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Whether on a grand-tour TV show or in an architectural magazine, it’s not too hard to see what a famous person’s house looks like. It’s also, thanks to paparazzi and tabloid photos, easy to see a picture of a famous person. But it’s less easy to capture iconic cultural movers and shakers truly at home—in both senses of the phrase.

That’s what photographer and videographer Shaul Schwarz aims to do with a new series of videos for TIME, debuting today with Schwarz’s visit to the home of author John Irving. “The environment sets you up to meet a person you already know,” says Schwarz.

The photographer asks his subjects what they do when they’re alone at home, really relaxing; for Irving, that question revealed a room devoted to wrestling, the author’s version of what Schwarz calls an “away-from-the-world zone.” Not that it’s automatically easier to access that intimacy when you meet a person in his own space. “Even if you have a new friend and you go to his home,” says Schwarz, “it takes a little bit to break the ice.” But when it does break, the end result is an intimate look at a celebrity, tending more toward a Sunday-morning-coffee-with-a-friend feel than a red carpet one.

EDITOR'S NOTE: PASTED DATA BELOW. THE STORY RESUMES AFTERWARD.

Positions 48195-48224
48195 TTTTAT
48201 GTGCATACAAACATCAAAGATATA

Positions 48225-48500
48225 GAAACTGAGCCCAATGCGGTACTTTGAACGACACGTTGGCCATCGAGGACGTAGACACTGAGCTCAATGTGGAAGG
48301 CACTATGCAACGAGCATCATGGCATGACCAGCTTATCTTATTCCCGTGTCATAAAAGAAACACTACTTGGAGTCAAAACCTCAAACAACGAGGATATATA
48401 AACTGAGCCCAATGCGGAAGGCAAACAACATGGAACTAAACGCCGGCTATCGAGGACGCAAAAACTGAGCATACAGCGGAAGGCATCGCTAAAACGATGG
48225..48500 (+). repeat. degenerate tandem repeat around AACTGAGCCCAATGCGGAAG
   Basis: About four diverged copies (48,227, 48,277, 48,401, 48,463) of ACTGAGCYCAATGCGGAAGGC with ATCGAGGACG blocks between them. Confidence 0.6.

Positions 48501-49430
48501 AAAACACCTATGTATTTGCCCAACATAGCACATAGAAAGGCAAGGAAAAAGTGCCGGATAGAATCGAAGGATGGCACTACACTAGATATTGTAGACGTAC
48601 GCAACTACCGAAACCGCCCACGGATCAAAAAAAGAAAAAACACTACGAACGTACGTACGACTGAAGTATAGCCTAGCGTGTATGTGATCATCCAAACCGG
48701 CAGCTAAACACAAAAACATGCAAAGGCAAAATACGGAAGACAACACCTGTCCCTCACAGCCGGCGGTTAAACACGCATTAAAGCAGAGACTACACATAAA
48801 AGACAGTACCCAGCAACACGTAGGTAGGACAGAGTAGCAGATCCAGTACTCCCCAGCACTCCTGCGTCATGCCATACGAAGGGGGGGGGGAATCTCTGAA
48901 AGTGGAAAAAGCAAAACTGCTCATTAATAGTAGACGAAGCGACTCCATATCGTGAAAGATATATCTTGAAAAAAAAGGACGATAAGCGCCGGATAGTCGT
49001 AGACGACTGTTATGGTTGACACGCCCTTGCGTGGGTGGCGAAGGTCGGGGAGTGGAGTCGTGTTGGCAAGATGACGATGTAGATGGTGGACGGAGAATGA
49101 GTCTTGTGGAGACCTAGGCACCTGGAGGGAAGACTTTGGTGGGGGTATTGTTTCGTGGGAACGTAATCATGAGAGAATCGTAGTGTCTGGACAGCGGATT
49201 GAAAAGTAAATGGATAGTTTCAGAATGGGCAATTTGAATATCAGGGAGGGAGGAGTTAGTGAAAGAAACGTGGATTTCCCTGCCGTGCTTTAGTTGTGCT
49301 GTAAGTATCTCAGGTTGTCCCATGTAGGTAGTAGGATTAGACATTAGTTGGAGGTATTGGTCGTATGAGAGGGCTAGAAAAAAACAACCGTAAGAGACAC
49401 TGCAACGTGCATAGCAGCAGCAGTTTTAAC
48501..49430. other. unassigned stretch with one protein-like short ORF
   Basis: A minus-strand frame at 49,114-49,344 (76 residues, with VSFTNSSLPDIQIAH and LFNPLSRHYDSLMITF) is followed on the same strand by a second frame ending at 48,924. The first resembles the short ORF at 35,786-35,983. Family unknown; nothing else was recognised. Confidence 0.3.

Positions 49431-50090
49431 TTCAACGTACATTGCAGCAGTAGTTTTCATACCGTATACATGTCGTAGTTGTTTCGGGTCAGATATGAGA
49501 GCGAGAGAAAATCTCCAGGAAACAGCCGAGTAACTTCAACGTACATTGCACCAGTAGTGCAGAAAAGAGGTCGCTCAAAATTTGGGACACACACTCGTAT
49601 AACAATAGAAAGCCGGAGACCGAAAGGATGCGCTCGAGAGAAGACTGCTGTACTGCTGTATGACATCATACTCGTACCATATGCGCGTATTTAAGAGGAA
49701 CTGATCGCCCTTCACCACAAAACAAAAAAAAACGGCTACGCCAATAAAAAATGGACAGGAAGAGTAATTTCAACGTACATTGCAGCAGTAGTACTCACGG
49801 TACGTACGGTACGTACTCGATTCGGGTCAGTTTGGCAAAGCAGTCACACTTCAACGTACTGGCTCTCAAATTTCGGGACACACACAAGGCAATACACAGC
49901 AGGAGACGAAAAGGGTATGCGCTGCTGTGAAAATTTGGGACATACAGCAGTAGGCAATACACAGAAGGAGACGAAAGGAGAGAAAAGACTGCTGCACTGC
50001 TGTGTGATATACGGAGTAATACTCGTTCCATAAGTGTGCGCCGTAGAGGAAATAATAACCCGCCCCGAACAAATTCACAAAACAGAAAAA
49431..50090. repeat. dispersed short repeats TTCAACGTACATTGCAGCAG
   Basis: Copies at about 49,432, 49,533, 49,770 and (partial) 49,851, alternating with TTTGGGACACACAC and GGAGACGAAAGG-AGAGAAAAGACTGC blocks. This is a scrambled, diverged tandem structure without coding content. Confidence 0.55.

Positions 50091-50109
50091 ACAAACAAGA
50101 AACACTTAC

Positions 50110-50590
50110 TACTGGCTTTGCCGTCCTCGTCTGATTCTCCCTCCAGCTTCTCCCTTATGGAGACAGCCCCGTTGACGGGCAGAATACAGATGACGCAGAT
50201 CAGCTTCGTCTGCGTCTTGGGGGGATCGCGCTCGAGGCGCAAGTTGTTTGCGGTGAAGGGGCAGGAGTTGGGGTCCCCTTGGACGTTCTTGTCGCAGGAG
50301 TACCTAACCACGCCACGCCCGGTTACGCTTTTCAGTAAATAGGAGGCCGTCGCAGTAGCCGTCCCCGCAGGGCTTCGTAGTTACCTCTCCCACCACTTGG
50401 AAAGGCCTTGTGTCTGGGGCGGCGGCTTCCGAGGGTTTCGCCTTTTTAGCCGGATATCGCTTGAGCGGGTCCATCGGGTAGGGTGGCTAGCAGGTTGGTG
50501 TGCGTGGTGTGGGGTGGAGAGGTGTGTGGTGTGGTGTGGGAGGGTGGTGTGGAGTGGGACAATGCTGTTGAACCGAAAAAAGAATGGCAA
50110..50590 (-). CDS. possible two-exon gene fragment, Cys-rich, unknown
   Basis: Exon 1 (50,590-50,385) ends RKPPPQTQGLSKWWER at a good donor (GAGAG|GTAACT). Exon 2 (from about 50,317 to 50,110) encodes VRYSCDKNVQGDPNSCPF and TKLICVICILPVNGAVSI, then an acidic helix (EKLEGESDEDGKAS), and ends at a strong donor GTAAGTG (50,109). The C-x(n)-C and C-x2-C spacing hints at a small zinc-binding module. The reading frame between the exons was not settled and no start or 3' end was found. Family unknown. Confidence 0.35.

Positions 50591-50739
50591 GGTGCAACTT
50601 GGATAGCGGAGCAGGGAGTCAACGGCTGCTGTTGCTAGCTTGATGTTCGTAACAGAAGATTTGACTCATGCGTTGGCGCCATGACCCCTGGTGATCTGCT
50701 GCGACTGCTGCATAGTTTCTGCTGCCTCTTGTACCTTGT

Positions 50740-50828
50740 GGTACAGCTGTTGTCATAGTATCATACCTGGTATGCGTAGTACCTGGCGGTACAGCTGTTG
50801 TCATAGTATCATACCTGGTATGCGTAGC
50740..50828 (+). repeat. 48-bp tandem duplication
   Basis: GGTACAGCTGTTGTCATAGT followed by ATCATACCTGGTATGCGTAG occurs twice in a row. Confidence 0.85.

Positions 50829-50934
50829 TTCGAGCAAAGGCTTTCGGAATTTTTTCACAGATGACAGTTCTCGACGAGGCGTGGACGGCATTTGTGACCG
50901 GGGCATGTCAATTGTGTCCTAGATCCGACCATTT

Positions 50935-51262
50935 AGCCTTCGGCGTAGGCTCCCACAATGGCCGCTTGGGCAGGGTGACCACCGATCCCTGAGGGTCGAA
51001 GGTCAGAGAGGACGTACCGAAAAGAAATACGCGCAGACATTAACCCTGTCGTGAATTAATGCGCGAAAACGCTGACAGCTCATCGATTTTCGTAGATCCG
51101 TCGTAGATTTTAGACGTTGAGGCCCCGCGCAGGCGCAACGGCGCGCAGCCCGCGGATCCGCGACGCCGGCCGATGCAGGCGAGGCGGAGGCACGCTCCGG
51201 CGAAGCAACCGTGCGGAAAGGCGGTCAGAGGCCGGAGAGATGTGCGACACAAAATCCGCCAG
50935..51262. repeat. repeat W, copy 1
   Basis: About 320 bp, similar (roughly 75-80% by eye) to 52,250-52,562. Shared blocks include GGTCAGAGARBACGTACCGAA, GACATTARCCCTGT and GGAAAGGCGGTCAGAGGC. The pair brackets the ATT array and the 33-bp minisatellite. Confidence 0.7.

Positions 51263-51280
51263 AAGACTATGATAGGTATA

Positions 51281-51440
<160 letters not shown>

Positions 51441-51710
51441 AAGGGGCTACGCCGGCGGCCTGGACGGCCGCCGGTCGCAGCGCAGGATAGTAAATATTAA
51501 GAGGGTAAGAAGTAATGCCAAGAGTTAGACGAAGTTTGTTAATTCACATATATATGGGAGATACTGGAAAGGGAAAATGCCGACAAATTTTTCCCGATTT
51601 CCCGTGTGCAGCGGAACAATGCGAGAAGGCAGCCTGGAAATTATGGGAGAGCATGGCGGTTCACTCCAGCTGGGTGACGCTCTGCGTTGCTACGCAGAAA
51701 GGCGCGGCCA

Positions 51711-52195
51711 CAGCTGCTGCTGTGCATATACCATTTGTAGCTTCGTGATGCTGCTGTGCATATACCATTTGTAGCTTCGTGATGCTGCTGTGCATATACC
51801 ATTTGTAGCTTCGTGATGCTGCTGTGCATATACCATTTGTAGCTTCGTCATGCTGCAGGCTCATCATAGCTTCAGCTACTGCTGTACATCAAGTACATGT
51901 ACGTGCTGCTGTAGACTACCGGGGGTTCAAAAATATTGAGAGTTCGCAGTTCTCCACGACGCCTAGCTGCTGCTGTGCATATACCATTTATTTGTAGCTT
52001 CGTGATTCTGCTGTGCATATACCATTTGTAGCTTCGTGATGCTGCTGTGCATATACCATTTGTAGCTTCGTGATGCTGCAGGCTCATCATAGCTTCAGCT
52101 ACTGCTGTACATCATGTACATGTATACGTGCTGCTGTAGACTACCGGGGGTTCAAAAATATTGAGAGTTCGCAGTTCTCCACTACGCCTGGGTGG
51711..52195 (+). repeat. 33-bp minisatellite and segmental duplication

“The location is, at the end of the day, some kind of reflection of the person. It’s all a vehicle to show a different look at the person,” says Schwarz. “We all know you can tell a little bit about a person from where he chooses to live.”

Read more about John Irving in this week’s issue of TIME: The Wrestler

Click here to see TIME’s archive stories about John Irving

Shaul Schwarz is an award winning photographer and filmmaker. Schwarz is represented by Reportage/Getty Images.

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Reportage photographer Shaul Schwarz has spent years documenting Mexico’s drug war and Narco Cultura.  He discusses his work and the current situation in Mexico in this interview with CNN.